Hospital readmissions for the same condition within 30 days likely should not occur, and most often indicate system failure. Readmitted patients are either discharged too early, should be placed into palliative care or hospice, or most often are victims of a failure in transition of care from hospital to home. Most hospitals and physicians would like to eliminate such readmissions, particularly now that payers like Medicare are penalizing hospitals for high rates of readmission. Numerous approaches have been tried to reduce readmissions, with recent published improvements between a 2 percent and 26 percent reduction. The G...
Source: Health Affairs Blog - October 29, 2014 Category: Health Management Authors: Arthur Garson Tags: Access All Categories Health Care Costs Health Care Delivery Hospitals Payment Quality Workforce Source Type: blogs

SMACC Chicago Registration is coming…
The programme for SMACC Chicago is now online for all to see. It has been a real joy to work on this — the opportunity to bring together the best people in critical care, to talk about the best topics in critical care, is one to be relished. We have assembled an awesome lineup — both behind the scenes to build the fire, and front stage to light it… as you will see in the programme. Most importantly, registrations are opening very soon: 0800h November 6th (AEST). Check out the ICN post titled SMACC Chicago Rego Opens 5 November for equivalent opening times throughout the world’s time zones, and some importa...
Source: Life in the Fast Lane - October 29, 2014 Category: Emergency Medicine Authors: Chris Nickson Tags: Emergency Medicine Intensive Care SMACC Social Media programme registration smacc chicago Source Type: blogs

Ebola And EHRs: An Unfortunate And Critical Reminder
The Dallas hospital communication lapse that led to the discharge of a Liberian man with Ebola symptoms is an example of the failure of the American health care system to effectively share health information, even within single institutions. It is not possible to know whether a faster response would have saved Thomas Eric Duncan’s life or reduced risk to the community and health workers. What is clear is that rapid sharing of information is one of the elements critical to halting the spread of Ebola. Had all members of the initial care team known of the patient’s recent arrival from an Ebola-stricken country and acted ...
Source: Health Affairs Blog - October 28, 2014 Category: Health Management Authors: Lara Cartwright-Smith, Jane Hyatt Thorpe, and Sara Rosenbaum Tags: All Categories Emergency Medicine Global Health Health IT Hospitals Policy Public Health Technology Source Type: blogs

Lessons from Ebola: The Infectious Disease Era, And The Need To Prepare, Will Never Be Over
With the wall-to-wall news coverage of Ebola recently, it’s hard for many to distinguish fact from fiction and to really understand the risk the disease poses and how prepared we are to fight it. Fighting infectious diseases requires constant vigilance. Along with Ebola, health officials around the globe are closely watching other emerging threats: MERS-CoV, pandemic flu strains, Marburg, Chikungunya and Enterovirus D68. The best defense to all of these threats is a good offense — detecting, treating and containing as quickly and effectively as possible. And yet, we have consistently degraded our ability to respond...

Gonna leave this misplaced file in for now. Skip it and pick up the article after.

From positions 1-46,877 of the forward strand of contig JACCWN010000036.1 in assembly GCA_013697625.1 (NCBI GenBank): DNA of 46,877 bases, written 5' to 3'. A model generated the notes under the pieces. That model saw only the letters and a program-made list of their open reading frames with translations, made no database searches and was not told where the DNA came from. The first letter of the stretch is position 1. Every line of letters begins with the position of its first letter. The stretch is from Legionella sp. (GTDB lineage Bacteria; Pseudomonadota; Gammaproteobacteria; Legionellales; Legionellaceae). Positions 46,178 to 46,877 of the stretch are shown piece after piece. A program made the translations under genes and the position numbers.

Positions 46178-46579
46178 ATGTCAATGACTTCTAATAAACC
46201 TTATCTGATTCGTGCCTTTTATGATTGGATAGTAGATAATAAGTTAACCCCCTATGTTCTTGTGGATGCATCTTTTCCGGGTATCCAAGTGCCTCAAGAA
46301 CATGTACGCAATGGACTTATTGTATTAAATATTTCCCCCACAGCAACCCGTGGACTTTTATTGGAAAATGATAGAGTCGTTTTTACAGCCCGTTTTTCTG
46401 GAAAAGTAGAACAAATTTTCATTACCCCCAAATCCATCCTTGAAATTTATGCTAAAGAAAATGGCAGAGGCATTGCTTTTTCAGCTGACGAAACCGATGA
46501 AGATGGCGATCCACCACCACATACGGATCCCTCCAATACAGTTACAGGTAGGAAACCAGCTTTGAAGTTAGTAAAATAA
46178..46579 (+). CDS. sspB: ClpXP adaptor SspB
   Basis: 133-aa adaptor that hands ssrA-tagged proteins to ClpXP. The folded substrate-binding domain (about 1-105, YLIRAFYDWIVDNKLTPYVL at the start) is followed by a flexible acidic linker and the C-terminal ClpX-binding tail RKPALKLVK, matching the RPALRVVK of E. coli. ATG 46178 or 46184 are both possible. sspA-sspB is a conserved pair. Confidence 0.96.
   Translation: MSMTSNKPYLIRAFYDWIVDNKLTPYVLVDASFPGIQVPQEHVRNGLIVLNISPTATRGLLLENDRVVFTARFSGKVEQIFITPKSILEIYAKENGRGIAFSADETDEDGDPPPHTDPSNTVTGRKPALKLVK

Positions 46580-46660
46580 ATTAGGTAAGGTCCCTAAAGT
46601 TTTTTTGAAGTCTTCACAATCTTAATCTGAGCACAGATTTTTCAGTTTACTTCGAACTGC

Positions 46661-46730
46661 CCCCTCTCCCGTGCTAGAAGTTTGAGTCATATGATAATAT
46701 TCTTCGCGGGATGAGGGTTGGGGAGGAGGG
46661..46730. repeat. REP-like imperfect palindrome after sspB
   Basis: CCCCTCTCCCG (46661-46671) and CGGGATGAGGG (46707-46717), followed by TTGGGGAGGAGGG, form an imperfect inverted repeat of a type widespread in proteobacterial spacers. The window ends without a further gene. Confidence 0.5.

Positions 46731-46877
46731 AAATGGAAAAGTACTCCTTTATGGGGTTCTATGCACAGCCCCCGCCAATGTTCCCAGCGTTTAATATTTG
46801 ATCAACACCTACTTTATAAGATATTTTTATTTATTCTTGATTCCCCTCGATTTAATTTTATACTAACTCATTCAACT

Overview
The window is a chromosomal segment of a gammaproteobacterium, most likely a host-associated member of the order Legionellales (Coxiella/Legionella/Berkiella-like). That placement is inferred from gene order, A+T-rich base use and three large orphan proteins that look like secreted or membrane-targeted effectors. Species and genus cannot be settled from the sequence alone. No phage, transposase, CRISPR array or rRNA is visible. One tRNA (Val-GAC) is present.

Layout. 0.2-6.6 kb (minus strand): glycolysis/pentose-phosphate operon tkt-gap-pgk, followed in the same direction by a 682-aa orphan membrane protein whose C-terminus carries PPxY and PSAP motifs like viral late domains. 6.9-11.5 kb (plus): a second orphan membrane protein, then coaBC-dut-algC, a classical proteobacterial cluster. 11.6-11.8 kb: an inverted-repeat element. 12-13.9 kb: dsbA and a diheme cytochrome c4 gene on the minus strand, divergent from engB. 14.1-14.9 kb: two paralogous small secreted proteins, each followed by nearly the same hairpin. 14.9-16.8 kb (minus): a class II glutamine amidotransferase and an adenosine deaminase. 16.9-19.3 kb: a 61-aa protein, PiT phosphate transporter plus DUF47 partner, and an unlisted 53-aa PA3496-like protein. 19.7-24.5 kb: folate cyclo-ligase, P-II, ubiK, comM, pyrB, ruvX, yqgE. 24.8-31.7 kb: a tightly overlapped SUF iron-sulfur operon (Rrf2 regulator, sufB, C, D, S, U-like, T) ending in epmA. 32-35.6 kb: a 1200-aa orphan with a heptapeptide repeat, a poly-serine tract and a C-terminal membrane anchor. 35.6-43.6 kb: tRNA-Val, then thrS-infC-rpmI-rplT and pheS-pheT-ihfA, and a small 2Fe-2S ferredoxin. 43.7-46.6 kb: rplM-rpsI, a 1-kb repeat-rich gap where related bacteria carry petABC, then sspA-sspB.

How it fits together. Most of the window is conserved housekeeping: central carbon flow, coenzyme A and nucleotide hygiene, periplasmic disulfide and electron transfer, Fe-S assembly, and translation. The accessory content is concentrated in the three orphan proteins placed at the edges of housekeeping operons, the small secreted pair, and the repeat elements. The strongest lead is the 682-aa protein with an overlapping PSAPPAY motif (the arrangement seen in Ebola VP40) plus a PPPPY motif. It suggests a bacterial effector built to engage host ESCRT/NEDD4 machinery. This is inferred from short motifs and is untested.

Source: Health Affairs Blog - October 28, 2014 Category: Health Management Authors: Jeffrey Levi Tags: All Categories Global Health Hospitals Pharma Policy Prevention Public Health Research Workforce Source Type: blogs

The LITFL Review 154
The LITFL Review is your regular and reliable source for the highest highlights, sneakiest sneak peeks and loudest shout-outs from the webbed world of emergency medicine and critical care. Each week the LITFL team casts the spotlight on the blogosphere’s best and brightest and deliver a bite-sized chuck of FOAM. Welcome to the 154th edition, brought to you by: Anand Swaminathan [AS] (EM Lyceum, iTeachEM) Brent Thoma [BT] (BoringEM and Academic Life in EM) Chris Connolly [CC] Chris Nickson [CN] ( iTeachEM, RAGE, INTENSIVE and SMACC) Joe-Anthony Rotella [JAR] Kane Guthrie [KG] Mat Goebel [MG] Segun Olusany...
Source: Life in the Fast Lane - October 28, 2014 Category: Emergency Medicine Authors: Anand Swaminathan Tags: Education LITFL R/V Source Type: blogs

Research and Reviews in the Fastlane 055
This study demonstrates a higher success rate (100% vs. 88%) and lower pneumothorax rate (0% vs. 5%) in comparing ultrasound guided versus landmark technique for placement. Although the ultrasound guided method may be technically difficult to learn and take some time investment, that time is repayed in the shorter time to accessing the vessel and lower complication rate. Recommended by: Anand Swaminathan Emergency medicineRosen P. The biology of emergency medicine. JACEP. 1979 Jul;8(7):280-3. PubMed PMID 449164 Peter Rosen has called this ‘the only good article I have ever written’. This is Rosen’s rati...
Source: Life in the Fast Lane - October 28, 2014 Category: Emergency Medicine Authors: Soren Rudolph Tags: Anaesthetics Clinical Research Emergency Medicine Intensive Care Neurology Resuscitation Trauma critical care Education literature R&R in the FASTLANE recommendations Research and Review Source Type: blogs

18 hours of intermittent chest pressure
A male in his 60's with no previous cardiac history complained of substernal chest pain intermittently for 18 hours.  It has more recently become constant.  He was diaphoretic.  He called 911 and had this prehospital ECG recorded:I saw this when he arrived, and was worried about the slight ST depression in V2 and the size of the T-waves in V5 and V6, as well as the minimal terminal T-wave inversion in aVL and a bit of ST depression there.We recorded this immediately:The same findings are here, without any evolution.BP was 140/80.His pain continued and would be relieved from 8/10 to 6/10 with sublingual nitro...